Small businesses urged to heed casual employment changes

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More than two months after the Federal Government’s new Industrial Relations bill became law, many business owners are still confused as to how the changes affect them, according to workplace relations advisors Employsure.

The bill, designed to support struggling businesses and improve the rights of workers, was tabled with the intention of targeting five key aspects of our complicated Industrial relations. However, four of those five measures – award simplification, greenfields agreements, wage theft, and enterprise bargaining – did not make it through the Senate. Only one of the areas targeted – a raft of measures addressing casual employment – made it through and became law.

“There have been a number of changes to casual employment that have come into effect since the amendments were made to the Fair Work Act,” Josh Paterson, Business Partner at Employsure, said.

“One of the most significant changes is the new legal definition of a casual worker,” Paterson added. “Now the definition is law, a casual employee will remain a casual until they are either converted to a permanent role or accept an alternative offer of permanent employment. This is a win for employers and will ultimately help them avoid confusion with their employees, and possible future legal cases.”

Alongside this key measure, a new legal avenue to help employers avoid ‘double-dipping’ and the casual conversion clause – that facilitates the conversion of convert casual workers into permanent employees – were enacted. These measures apply to every employee in the National System Employees, and not just those workers who are covered by a Modern Award.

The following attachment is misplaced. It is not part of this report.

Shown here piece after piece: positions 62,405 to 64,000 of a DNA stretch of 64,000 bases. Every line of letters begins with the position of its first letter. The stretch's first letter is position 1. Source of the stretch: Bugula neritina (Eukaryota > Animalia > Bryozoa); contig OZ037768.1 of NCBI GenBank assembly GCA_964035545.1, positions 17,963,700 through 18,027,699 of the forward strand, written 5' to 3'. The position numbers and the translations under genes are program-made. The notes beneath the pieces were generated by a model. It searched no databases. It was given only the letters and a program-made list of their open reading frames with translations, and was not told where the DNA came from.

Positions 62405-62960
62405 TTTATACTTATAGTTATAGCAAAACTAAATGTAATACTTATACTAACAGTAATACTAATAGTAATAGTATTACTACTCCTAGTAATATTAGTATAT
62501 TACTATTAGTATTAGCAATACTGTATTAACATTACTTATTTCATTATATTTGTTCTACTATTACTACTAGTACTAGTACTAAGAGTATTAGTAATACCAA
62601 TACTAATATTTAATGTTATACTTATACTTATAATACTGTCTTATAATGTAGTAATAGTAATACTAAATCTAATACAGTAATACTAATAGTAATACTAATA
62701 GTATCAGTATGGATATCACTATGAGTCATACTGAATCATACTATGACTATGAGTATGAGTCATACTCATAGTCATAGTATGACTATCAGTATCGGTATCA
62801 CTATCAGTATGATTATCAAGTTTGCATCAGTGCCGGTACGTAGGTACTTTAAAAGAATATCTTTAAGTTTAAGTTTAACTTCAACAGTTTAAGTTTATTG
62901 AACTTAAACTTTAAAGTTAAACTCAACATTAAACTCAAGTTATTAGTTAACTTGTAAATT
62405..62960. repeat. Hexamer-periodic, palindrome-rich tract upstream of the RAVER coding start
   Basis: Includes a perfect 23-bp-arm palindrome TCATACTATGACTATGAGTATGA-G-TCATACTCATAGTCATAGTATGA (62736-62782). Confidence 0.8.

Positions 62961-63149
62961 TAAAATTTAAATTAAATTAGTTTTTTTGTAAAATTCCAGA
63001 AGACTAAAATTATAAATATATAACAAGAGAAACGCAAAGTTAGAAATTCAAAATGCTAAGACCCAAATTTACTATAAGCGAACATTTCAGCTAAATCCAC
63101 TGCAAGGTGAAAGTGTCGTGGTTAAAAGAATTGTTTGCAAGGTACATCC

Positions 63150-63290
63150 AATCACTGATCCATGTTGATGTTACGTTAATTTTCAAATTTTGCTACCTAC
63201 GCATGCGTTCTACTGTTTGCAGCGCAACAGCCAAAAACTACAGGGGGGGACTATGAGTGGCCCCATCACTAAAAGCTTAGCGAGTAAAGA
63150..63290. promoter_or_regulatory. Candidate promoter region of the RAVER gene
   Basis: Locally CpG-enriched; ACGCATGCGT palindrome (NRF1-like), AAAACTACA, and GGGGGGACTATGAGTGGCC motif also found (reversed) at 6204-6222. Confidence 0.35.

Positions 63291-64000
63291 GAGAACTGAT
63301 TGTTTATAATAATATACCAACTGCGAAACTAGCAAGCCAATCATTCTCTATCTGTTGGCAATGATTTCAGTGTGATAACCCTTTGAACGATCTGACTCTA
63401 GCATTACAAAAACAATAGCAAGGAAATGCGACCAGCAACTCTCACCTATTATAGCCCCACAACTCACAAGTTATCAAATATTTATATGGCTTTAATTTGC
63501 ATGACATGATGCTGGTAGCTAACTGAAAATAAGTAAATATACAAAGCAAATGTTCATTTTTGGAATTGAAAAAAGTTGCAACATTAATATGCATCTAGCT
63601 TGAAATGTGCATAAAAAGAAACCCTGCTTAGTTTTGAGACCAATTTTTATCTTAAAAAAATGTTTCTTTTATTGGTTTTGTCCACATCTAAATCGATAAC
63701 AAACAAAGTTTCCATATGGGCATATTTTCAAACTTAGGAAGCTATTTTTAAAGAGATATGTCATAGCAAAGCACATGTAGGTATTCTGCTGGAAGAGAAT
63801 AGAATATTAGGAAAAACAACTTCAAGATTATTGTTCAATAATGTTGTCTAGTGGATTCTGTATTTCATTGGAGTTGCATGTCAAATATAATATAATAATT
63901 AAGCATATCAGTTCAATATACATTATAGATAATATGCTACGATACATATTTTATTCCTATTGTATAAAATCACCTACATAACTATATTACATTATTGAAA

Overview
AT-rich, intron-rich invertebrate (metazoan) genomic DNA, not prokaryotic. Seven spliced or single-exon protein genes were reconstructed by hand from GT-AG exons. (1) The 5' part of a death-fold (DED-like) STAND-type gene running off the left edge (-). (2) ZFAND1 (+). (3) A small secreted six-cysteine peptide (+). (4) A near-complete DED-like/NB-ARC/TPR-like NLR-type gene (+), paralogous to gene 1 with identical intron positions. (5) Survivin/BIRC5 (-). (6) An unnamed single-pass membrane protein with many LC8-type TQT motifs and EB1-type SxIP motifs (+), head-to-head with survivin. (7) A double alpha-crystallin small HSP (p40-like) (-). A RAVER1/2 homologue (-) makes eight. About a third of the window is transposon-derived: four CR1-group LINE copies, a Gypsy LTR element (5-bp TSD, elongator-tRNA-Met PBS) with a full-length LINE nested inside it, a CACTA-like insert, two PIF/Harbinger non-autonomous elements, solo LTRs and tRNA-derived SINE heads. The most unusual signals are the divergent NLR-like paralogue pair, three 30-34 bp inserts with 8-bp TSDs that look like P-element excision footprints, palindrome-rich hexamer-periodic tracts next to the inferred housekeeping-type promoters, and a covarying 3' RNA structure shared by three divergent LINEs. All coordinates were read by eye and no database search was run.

Paterson is urging employers to adopt a digital system in place to help with the conversion as they offer greater visibility and prevent casual workers who should rightly be offered a casual a permanent position “slipping through the cracks” and missing out on the opportunity. He also pointed out that employers need to monitor the shift patterns of casuals to determine whether or not they are eligible to be offered permanent employee status – and a digital system facilitates such monitoring.

“It is in the best interest of employers to do this if they wish to minimise the number of workers becoming entitled to, or exercising casual conversion rights,” Paterson said.

“Giving employers more of an opportunity to convert casuals to a permanent role will ultimately act as a fix to double-dipping backpay claims, and will help provide additional certainty to both employers and employees on the status of casual employment.”